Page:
Independent Student Newspaper Since 1969

The Badger Herald

Independent Student Newspaper Since 1969

The Badger Herald

Independent Student Newspaper Since 1969

The Badger Herald


First Wave seniors reflect on unique and empowering college experience

Program fosters culture of collaborative, prepares graduates to ‘carry big dreams’ as they leave campus
Joey Reuteman/Badger Herald

For University of Wisconsin seniors Jonathan Williams, Yolanda Pruitt and James Gavins, the First Wave Hip Hop and Urban Arts Learning Community has provided opportunities beyond what any of them could have imagined before college.

The First Wave program is a multicultural artistic program for undergraduate students at UW.

The relationships formed through First Wave lead to real-world business and artistic connections, which can later lead to monumental things for students currently in the program.


From performing in California, Florida, across the pond in the United Kingdom and the halftime show at a New York Knicks game, as well as getting the opportunity to intern with institutions like the New York Knicks and HOT 97 radio, First Wavers have a collegiate experience like no other.

“It humbles you,” Williams said. “Some of us come in with egos, but you grow a lot because there are so many people around to critique you and build your maturity.”

First Wave was launched in 2007 with 15 students and has grown to more than 60 students in 2014. Members of each cohort come to campus from around the country, with the possibility of receiving a full tuition scholarship for four years.

Yolanda Pruitt, originally from Phoenix, said her first encounter with First Wave was at a poetry festival.

“I was at a youth poetry festival in 2009 during high school,” Pruitt said. “There was a performance of people on stage with all black clothing, and I was like, ‘Oh shit, this is nice!'” Pruitt said. “My coach and English teacher told me to go ask people about program. In my head I was like, ‘There is no way I’m going to Wisconsin’, but as senior year drew on, the woman who was recruiting for First Wave came all the way to Arizona to recruit me, so on the last day the application was due I applied. The rest is history.”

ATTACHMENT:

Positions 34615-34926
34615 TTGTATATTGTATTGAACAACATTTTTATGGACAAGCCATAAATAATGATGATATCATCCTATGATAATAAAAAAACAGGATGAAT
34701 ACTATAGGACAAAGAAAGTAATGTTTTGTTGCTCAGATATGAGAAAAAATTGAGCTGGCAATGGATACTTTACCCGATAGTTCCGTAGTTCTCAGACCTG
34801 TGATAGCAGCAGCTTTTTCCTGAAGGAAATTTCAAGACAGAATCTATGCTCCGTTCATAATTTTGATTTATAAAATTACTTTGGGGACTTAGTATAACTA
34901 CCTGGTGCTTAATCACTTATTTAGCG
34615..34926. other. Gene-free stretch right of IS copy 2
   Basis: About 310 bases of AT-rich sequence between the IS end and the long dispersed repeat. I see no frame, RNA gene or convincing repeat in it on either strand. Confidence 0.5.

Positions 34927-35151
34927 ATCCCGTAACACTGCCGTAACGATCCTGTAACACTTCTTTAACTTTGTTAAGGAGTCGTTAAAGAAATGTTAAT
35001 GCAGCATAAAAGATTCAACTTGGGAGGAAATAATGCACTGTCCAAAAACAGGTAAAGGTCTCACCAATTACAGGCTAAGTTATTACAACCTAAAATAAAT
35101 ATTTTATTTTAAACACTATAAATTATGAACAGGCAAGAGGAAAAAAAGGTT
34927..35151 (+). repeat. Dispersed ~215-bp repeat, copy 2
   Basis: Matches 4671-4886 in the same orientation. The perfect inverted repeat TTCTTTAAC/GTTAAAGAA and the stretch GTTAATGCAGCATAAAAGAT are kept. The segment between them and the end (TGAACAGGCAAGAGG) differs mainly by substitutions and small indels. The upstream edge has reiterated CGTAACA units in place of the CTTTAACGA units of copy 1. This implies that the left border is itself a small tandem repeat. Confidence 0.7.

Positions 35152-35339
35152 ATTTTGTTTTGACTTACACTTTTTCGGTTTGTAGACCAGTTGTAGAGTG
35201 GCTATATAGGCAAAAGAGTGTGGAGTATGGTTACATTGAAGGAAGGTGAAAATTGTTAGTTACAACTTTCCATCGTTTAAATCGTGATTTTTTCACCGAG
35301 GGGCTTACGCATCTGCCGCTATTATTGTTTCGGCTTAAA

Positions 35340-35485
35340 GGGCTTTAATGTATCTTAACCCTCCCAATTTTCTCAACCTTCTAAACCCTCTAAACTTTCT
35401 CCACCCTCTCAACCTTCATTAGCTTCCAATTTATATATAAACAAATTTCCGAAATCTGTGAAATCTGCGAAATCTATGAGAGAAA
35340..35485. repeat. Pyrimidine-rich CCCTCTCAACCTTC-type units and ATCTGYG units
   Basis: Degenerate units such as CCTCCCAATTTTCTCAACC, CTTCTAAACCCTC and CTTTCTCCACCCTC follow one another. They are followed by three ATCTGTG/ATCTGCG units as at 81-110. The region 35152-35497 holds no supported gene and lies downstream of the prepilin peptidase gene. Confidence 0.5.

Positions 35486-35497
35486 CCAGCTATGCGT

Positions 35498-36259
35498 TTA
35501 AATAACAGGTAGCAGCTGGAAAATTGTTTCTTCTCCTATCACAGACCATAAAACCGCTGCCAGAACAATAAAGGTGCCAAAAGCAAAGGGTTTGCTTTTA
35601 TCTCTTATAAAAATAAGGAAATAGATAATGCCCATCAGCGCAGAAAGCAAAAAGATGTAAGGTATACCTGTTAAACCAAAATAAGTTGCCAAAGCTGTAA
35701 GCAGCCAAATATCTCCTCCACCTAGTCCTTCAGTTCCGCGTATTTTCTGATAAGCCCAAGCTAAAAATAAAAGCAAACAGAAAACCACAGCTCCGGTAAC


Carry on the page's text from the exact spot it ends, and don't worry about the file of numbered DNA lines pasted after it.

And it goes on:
From the moment First Wave students set foot on campus in the summer before their freshman year for what is dubbed as “Summer Collegiate Experience,” they are immersed in academics, along with the company of their fellow cohorts.

This program provides new First Wavers with a six to eight credit schedule, and tuition, room and board and books are provided for free.

First Wave holds students to a 3.0 GPA standard, or they are not allowed to participate in the internships and tour opportunities the program offers.

Not only are academic standards and the discipline of the students rigid, but the collaborative effort that is First Wave also provides an atmosphere for a creative process in which all members contribute.

“Usually I’m not around so many concentrated artists in one area,” Gavins said. “So many times I was just sitting in and listening to people. Sitting in DJ Cohortz’ tour bus. Talking to James Brown’s drummer. You get around so much professional art that it starts to mature with you.”

The program’s culture of creative collaboration and academic excellence has led to former First Wavers holding a range of jobs and internships, including places like Ralph Lauren and Teach for America.

First Wavers also said they carry big dreams with them as they look forward to life after graduation.

“I’m looking into graduate school at the [Robert E McNair Scholars Program], then I want to pursue an acting career in California,” Williams said. “Right now I’m writing a book and working on a play.”

Williams said his most memorable moments aren’t necessarily the tours or meeting famous personalities.

All the seniors spoke of their memories of First Wave fondly, saying the program fosters a family-like atmosphere.

“I will remember the jokes,” Williams said. “The time we spent outside of tech rehearsal — just going to each other’s houses and cooking. Those are what I remember most.”

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